I think it is easier to listen but the print or Kindle (which I have) version helps with tables, charts, and statistics provided in the text. In order to recall it later I find that it helps to read as well as hear that type of material. Also, the book contained detailed footnotes and references. By having the print version, I was able to look up reference materials and read it myself.
This is nonfiction but there is nonetheless a story line tracing the development of inequality over the 20th Century. The most important message is that inequality hurts everyone including those at the top and that a certain amount of income and wealth leveling is good for everyone.
Near the top in terms of the importance of his perspective. Our economic system needs compassion plus enlightened self-interest.
The support and evidence that he uses to back up his views. He is not ideological, but clearly pragmatic finding things that work.
I wish our leaders would pay attention to points made in this book to make our economy work better.
It is rare that I write a review and have never started halfway through a book... but I fear I will not finish this book and find myself so disappointed that I feel compelled to write something. Joseph Stiglitz sets up soft arguments and knocks them down. He uses statistics, historical perspective and data in an unbalanced way that weaken the usefulness of his conclusions. For those looking for a serious discussion as to the costs of inequality this is not your book, sorry.
This is an outstanding explanation of the changes that have been occurring in the US, resulting in a widening gap between the very wealthy and the rest of us. Stiglitz spares neither Republicans or Democrats in explaining how our whole system has been increasingly overtaken by moneyed interests, and accordingly warped to serve their interests. If you are interested in the fate of our democracy and are concerned about the direction of the country, especially in the last couple of decades, this is a must read!
As an Economics student I must say that most of the authors in economics try to say simple things in a hard way, specially is they are neo-liberal ones.
Stiglitz makes an amazing argument and explains step by step.
This book made me structure much better my own thinking of equality and the role of government in our society.
This is a very subjective piece that attacks Capitalism and Republicans and generally exonerates the left.There is plenty of blame to go around. The author starts with his conclusion and justifies it with selected facts. I was hoping for an objective piece and this was very disappointing.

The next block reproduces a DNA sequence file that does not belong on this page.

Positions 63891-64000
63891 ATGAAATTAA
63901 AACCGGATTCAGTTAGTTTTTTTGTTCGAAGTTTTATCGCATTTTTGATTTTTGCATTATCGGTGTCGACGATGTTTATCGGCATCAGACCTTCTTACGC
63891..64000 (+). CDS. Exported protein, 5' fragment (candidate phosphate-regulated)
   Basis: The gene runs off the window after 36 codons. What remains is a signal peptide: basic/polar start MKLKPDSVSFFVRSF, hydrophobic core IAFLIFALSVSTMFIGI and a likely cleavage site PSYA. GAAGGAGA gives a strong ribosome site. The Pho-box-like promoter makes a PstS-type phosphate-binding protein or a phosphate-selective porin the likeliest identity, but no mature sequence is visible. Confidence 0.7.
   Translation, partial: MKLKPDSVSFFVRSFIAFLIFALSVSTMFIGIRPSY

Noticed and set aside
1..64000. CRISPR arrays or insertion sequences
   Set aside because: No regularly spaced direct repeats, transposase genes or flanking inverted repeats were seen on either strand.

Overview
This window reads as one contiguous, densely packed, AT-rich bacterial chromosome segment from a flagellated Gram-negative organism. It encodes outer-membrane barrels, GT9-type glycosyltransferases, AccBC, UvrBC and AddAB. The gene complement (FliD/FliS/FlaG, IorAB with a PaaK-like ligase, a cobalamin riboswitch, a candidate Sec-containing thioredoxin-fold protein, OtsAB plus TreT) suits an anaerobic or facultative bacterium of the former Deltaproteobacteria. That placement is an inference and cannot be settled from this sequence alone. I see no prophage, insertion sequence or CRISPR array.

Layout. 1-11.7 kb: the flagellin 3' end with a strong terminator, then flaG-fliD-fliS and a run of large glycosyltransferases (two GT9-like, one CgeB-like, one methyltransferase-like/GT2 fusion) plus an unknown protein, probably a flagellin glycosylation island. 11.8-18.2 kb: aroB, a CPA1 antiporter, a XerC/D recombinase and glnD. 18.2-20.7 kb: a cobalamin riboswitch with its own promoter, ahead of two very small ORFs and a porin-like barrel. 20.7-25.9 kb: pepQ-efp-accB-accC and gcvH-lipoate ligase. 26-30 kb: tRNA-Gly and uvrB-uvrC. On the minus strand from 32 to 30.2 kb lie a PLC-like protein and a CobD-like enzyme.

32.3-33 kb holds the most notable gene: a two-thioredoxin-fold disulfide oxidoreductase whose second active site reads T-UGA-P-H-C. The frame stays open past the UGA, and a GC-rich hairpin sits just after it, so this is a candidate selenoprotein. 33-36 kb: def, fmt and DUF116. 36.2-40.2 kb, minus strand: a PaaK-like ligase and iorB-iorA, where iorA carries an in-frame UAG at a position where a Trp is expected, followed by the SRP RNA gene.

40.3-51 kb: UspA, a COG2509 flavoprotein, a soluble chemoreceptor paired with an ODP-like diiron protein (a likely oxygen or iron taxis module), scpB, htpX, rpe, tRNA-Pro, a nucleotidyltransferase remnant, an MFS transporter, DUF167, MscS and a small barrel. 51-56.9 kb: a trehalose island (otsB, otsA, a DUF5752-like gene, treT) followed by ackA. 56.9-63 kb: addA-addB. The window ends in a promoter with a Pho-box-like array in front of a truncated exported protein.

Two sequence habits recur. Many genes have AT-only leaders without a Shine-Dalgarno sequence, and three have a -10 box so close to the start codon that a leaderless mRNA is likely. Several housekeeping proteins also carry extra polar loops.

The whiney narration emphasized the tone of the book!
The title says it all. The author presents well reasoned, well documented arguments about how the average citizen is losing out to special interests.
A frightening book.
Stiglitz paints a very compelling picture of American economic inequality and its consequences for America and the world. In its descriptions of area after area of the Economy, it functions as both an explanation and a warning that American Capitalism as it is practiced today is incompatible with anyone's model of fairness, reason or simple decency. His description of "rent-seeking" (the process by which companies and individuals seek forms of subsidy to make money faster and with less effort), is clear, compelling and almost painful.
Stiglitz and Boehmer make you understand this, and once you do, you understand the fundamental problem with American economic policy and why it is that YOU as an American have bailed out the richest slice of American Economic actors (who make money by *breathing*) but not the poor people who were the victims of unscrupulous lending policies made in the name of those at the top and who are even now being evicted from homes.It is a great book that is clear and current and one that will make you angry.
Paul Boehmer's vocal timbre and reading clarity make the writings of a world-class economist more easily accessible.
In most reviews, the usual approach is to say, "blah, this and that were good" or "blah, this and that could have been improved." With Stiglitz and Boehmer, the only thing to say is: "I recommend this and I think you should hear it."If you read it, you will understand and despise, Mitt Romney.
I AGREE WITH THE LIBERAL OBSERVATIONS, BUT EXPECTED AN EMINENT PROFESSOR WOULD WRITE WITH MORE SUBSTANCE THAN A TIME MAGAZINE JOURNALIST.
I can't yet compare it to the print version, but listening has convinced me that this is an important book to read.
Why Fairness Matters